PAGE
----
How To Remove Human Blood From A Polyester Dress
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Theresa awoke, blind, in a bed that wasn't hers.

A quick feel told her what she needed to know. She wasn't bound to anything; no one was sleeping in the bed with her. While something was encrusted over her eyelids, nothing was directly blocking her line of sight. The bed itself was of high quality, at odds with the distressingly familiar scent of rotten meat and—


Theresa groaned, rolling out of the bed and onto what was almost certainly exposed floorboards. Between then and now, JGT must have taken her boots; this wouldn't be a pleasant walk.

The door, when Theresa finally found it, was unlocked.

By the dimness and angle of the light that crept into the second floor hallway, it must have been roundabouts dawn. Had she been that worn out? Maybe this was another one of Just Girly Things's tricks. Maybe she'd step downstairs and have a dieting magazine blown through her head by a mortar. It'd be less embarrassing than the shame-shaped blur of yesterday's memories.

There was no dieting mortar downstairs; there was, however, a suspicious sound of cooking coming from the kitchen, and a dreadfully familiar humming to go along with it.

No one was inside the (now clean) kitchen as Theresa stepped inside. Some of the empty picture frames, however, were lit up with the image of Mrs. Schaeffer, wearing a beautiful sundress and attending to the kind of kitchen you'd expect servants in. True to form, she was looking straight into the camera. "Good morning, dear. Would that you were here, I've been told I make a lovely eierkuchen."

Theresa blinked. "That's one way to greet me."

"Would you rather it'd have been the mannequins?" Mrs. Schaeffer hummed. "I would send you some food, but KeeLee's not quite a fan of German cuisine."

"Where are my boots?"

"Hm?" Mrs. Schaeffer tilted her head.

"Where did you put my boots? I—" Theresa unconsciously palmed her coat pocket, only to find that she wasn't wearing her coat.

"Ah." Mrs. Schaeffer giggled. She never looked right, giggling like that. "KeeLee can be very stubborn, you must understand. I wanted you to rest. She wanted something best never to be spoken of." Nor did it look right when she tilted her head. "You did get rather aggressive with her."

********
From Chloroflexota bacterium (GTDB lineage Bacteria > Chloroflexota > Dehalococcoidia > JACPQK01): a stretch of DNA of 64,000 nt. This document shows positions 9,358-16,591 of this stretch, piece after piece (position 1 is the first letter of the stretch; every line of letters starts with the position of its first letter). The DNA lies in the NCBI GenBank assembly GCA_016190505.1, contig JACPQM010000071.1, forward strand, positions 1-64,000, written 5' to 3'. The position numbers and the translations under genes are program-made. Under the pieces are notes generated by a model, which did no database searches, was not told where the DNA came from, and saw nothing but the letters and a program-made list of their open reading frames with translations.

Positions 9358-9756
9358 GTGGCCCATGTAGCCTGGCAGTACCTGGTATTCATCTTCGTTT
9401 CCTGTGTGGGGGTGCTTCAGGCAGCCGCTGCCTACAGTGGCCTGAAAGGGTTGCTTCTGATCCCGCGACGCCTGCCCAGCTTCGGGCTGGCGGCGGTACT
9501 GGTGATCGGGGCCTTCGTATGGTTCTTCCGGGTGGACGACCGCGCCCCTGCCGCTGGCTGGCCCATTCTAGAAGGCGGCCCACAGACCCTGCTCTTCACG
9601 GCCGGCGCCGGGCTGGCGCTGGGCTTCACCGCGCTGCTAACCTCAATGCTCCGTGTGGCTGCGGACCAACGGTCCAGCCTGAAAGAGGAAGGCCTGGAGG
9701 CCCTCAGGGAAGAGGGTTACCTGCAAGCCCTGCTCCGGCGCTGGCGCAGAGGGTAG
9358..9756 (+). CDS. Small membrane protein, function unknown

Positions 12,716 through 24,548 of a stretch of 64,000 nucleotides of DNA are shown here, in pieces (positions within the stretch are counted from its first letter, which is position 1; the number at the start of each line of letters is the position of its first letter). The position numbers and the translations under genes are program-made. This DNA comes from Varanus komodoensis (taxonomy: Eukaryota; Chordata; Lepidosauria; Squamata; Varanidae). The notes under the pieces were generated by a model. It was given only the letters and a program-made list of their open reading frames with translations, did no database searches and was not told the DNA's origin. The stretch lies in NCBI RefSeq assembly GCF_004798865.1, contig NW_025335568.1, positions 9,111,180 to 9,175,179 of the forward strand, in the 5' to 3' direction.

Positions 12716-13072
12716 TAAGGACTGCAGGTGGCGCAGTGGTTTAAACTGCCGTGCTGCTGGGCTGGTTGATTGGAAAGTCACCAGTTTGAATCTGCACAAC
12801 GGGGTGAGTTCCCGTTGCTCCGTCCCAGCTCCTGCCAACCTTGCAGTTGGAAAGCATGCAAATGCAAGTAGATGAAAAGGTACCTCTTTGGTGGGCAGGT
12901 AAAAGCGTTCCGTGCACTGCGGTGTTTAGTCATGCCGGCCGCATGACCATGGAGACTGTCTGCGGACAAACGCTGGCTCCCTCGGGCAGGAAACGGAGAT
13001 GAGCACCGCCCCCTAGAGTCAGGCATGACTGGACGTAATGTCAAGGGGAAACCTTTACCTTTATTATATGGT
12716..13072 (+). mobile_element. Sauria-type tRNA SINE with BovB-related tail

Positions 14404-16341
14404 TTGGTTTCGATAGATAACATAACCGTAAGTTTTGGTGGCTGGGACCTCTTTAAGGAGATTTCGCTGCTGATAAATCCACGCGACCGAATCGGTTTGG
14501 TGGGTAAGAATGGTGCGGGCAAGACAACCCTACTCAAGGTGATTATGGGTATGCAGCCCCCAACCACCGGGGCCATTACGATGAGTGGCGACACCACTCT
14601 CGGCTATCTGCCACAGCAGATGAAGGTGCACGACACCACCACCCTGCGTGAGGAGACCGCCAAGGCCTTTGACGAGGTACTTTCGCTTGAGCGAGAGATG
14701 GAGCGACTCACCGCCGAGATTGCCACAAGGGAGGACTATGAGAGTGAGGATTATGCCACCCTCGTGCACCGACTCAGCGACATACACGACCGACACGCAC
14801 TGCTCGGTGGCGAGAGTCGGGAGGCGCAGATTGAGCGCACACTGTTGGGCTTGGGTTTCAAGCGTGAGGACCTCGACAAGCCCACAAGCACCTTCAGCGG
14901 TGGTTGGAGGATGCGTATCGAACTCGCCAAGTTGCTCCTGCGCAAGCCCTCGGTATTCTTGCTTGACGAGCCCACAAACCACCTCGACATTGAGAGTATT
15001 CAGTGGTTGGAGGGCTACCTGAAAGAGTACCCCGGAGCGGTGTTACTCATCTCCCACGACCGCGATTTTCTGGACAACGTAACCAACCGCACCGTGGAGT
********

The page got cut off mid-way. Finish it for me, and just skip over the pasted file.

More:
Theresa looked down at herself. It was too dark to make out much, but she wasn't wearing her old outfit. What little she saw, it looked like she was wearing some kind of dress. It wasn't a bad dress, no; indeed, it felt rather comfortable, as comfortable as you could be in a dress that didn't belong to you. No pockets.

"Not to worry, Theresa. Your electronics are sitting by the front door, untouched, alongside your flats."

"That's low, even for JGT." Theresa's fingers were shaking; hopefully, nothing else noticed. "Just… damn."

When Mrs. Schaeffer finally broke eye contact, it was to pay more attention to her cooking. Even here, her grace was unnatural, like a high-end painting sustained for the entirety of her breakfast. Theresa almost didn't notice that she wore no mittens, that she kept her jewelry on, that she chopped her vegetables with nail-biting speed.

Theresa hadn't notice that she'd been ignored until Mrs. Schaeffer next spoke. "I must say, dear, you look quite good. KeeLee really brought out your natural beauty."

"Mm." Theresa crossed her arms. "This isn't me."

"Is it not?" Mrs. Schaeffer turned back to Theresa, or perhaps just something behind her. "How so?"

"It's just… this isn't me." Theresa swallowed. "This isn't a dress I'd wear. And I don't wear flats, or a purse, which I assume you put my electronics in."

"That was KeeLee, dear. We're several thousand kilometers apart." Mrs. Schaeffer hummed. "But what is Theresa Arianna Petrucci, then? Certainly, she's wearing a dress, and wearing it well. Would it have been more natural had she woken up in a tomato-caked suit jacket?"

Theresa winced. "You know what I mean. I'm… I'm GNC. I'm a Big Sister for the Line. A professional."

Mrs. Schaeffer made a… it was that 'cracking' sound again. "Come now, Theresa. Your organization makes such a point of how the clothes one wears don't automatically make one something they're not. And yet, when it comes to your dress," She giggled again, and it was somehow worse than the 'cracking'. "Safari pants and a jean jacket hardly earned you that coveted dream job, no? And if I'm not mistaken, one could say that you didn't quite live up to the Line's expectations."

Theresa grimaced. "What do you care? That's how I dress. My closet is my business, not KeeLee's, not yours, not anyone but me. That's not going to change."